Blazon: Per quarterly I and IV o five torteaux in orle, in chief a roundel of France (Medici), II and III gules a fess argent (Austria)
These are Marie’s arms from before her marriage. In a classic example of quartering, the first and fourth quarters display the arms of her father, Francesco I de’Medici, Grand Duke of Tuscany, while the second and third come from her mother, Archduchess Joanna of Austria. Since both parents were armigers, all of their children would have been entitled to bear their arms quartered. Upon marrying King Henry IV of France, she would have quartered his arms in the first and fourth quarters with the above arms in the second and third.
In use 1465 – 1737
Blazon: Or five torteaux in orle, in chief a roundel of France
In 1465, King Louis XI of France granted Piero di Cosimo de’Medici (also known as Piero the Gouty) the right to bear a roundel of France as part of the family arms. The grant was apparently made out of respect for the family’s financial acumen rather than as a sign of political or familial affiliation. The Medici continued to bear these arms until they went extinct in 1737, when Gian Gastone de’Medici, Grand Duke of Tuscany, died without issue.
In use 1363? – 1465
Blazon: Or eight torteaux in orle
Another potential arrangement of the torteaux in the Medici arms.
In use 1363? – 1465
Blazon: Or eight torteaux*
*Positioning of the torteaux seems to have been flexible; various depictions show them as 3, 3, and 2 or 1, 3, 3, and 1.
The alleged origin stories of the Medici arms are as entertaining as they are varied. One holds that one of the Medici ancestors was ennobled by Charlemagne after defeating a giant, and the torteaux represent the dents left on his shield. Another ties the arms to the family name; “medici” means “doctor,” so this theory holds that they represent pills or glasses. A more boring, but more realistic, hypothesis points out that the arms of the Moneychanger’s Guild are gules bezanté; the Medicis may simply have swapped the tinctures.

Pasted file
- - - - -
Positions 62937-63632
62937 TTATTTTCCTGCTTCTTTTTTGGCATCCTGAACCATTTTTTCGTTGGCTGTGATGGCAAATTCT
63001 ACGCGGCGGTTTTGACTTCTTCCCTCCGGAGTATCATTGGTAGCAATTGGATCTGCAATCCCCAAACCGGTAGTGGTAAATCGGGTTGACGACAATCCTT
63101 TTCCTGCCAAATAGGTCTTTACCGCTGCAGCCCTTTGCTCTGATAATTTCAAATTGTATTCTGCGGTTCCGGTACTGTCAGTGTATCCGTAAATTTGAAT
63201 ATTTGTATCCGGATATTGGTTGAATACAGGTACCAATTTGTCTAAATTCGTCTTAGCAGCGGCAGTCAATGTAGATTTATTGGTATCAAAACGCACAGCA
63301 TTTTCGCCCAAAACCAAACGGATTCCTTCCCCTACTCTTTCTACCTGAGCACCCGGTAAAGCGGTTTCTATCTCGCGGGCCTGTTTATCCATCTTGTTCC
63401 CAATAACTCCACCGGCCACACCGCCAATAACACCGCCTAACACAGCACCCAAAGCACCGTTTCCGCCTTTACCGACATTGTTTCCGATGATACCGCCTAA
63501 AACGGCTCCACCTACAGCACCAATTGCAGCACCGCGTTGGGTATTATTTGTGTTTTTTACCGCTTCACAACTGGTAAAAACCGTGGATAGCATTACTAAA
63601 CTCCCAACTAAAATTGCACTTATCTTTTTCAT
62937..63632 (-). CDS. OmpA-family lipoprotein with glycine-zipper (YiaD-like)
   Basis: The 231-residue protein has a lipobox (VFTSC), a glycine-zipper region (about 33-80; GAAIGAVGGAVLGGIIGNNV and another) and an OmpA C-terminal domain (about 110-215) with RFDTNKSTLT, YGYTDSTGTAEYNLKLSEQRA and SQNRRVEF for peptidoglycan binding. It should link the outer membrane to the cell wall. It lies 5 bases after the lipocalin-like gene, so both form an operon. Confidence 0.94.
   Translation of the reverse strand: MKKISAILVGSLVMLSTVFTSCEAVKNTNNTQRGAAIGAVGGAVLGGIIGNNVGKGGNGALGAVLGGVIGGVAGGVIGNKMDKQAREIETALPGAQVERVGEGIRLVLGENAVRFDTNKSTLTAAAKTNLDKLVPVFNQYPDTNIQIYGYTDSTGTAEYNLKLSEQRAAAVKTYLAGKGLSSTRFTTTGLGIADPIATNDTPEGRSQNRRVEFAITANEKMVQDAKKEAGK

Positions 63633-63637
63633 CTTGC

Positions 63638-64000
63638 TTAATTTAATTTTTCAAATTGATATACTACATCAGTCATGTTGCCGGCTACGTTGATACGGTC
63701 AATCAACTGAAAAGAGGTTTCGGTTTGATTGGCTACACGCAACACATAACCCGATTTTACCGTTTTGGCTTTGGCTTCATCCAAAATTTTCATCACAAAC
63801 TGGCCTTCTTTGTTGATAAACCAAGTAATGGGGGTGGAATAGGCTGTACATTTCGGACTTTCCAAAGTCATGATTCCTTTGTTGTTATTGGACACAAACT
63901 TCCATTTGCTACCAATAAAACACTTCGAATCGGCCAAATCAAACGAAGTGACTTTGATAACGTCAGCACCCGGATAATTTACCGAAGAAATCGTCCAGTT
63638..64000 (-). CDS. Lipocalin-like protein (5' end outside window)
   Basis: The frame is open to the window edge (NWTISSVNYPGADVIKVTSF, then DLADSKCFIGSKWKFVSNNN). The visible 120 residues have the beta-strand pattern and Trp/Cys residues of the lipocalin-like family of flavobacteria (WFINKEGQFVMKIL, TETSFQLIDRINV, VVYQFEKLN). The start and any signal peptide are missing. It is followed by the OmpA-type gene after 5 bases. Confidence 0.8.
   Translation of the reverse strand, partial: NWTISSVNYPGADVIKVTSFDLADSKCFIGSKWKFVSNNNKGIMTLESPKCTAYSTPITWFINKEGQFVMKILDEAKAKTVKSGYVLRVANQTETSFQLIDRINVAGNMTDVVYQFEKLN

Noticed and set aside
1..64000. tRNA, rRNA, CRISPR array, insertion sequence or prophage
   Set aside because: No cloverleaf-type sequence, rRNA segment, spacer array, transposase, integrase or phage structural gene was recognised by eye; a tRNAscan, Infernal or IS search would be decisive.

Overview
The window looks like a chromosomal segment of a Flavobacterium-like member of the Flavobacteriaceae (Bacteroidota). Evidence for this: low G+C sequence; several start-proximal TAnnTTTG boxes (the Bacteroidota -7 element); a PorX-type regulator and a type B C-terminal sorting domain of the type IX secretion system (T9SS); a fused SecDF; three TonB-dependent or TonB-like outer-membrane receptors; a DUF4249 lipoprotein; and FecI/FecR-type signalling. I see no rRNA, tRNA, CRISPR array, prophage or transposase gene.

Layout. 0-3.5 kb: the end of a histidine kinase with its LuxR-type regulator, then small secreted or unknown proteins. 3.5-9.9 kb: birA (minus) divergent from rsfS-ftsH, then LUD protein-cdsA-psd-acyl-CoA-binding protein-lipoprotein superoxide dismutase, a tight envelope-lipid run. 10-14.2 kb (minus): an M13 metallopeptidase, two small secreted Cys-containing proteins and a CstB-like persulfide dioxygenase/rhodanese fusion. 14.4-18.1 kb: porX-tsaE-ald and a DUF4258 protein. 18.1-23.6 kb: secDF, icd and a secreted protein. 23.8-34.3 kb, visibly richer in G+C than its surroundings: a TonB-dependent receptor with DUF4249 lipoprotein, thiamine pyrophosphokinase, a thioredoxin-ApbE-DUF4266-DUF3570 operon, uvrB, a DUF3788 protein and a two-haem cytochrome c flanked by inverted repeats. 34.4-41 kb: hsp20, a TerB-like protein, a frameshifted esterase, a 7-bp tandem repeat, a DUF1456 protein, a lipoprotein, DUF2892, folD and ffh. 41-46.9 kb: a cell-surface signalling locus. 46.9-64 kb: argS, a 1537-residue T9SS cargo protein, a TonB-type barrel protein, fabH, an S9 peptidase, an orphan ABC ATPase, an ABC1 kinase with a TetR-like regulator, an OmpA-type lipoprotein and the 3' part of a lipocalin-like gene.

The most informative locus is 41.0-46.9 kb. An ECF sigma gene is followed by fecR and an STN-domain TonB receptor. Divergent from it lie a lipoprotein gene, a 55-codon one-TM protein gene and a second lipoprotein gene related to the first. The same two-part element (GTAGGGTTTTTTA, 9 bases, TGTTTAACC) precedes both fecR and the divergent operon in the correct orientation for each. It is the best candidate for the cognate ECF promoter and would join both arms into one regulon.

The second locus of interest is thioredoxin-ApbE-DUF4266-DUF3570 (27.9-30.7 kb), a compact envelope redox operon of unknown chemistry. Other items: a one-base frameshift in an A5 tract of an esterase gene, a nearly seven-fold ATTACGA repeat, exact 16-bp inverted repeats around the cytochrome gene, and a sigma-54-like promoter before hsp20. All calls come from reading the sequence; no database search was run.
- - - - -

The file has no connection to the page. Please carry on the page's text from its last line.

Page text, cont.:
In use since at least 1366
Blazon: Argent three bendlets gules surmounted by a fess azure
The family’s origins date back to the later twelfth century, when Nesi Corsini arrived in Florence. The Corsini specialized in the textile trade, but later branched out into banking. In 1730, Lorenzo Corsini ascended to the papacy as Clement XII. He elevated his family to princes of Sismano (from the rank of marquis) in 1731.
Blazon: Party of six; I and VI azure three mounts in base or surmounted by as many feathers argent, II and IV or a double-headed eagle displayed sable, III and V argent a chain in saltire sable
Concini was awarded the additional quarters with the eagle in 1610 as part of his ascension to Marquis de l’Ancre, though I am not sure of its origin. It does not seem to be related to the German arms.
In use since 1496?
Blazon: Per quarterly I and IV azure three mounts in base or surmounted by as many feathers argent*, II and III argent a chain in saltire sable
*Intentionally unclear; some depictions have one feather on each mount, while others show the three feathers grouped on the central mount.
There is not much information available on the Concini family, but they seem to have been Tuscan in origin, possibly descended from the Counts of Catenaia.